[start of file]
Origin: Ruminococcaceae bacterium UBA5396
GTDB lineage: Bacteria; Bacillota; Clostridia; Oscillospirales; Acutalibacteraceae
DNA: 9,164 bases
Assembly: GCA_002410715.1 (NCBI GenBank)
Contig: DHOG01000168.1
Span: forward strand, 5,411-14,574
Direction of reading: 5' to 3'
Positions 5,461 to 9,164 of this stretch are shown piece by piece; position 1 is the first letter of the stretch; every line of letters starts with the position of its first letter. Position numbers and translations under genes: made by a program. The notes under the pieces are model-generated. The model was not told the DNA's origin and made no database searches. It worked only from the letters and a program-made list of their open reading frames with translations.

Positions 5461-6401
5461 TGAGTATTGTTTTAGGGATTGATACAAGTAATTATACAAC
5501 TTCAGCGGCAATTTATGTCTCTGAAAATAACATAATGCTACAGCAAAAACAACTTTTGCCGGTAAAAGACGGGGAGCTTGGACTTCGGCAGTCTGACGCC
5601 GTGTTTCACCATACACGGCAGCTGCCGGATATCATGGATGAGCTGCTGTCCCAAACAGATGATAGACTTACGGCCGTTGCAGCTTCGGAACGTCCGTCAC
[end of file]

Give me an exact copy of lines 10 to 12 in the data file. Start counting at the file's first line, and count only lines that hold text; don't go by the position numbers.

5461 TGAGTATTGTTTTAGGGATTGATACAAGTAATTATACAAC
5501 TTCAGCGGCAATTTATGTCTCTGAAAATAACATAATGCTACAGCAAAAACAACTTTTGCCGGTAAAAGACGGGGAGCTTGGACTTCGGCAGTCTGACGCC
5601 GTGTTTCACCATACACGGCAGCTGCCGGATATCATGGATGAGCTGCTGTCCCAAACAGATGATAGACTTACGGCCGTTGCAGCTTCGGAACGTCCGTCAC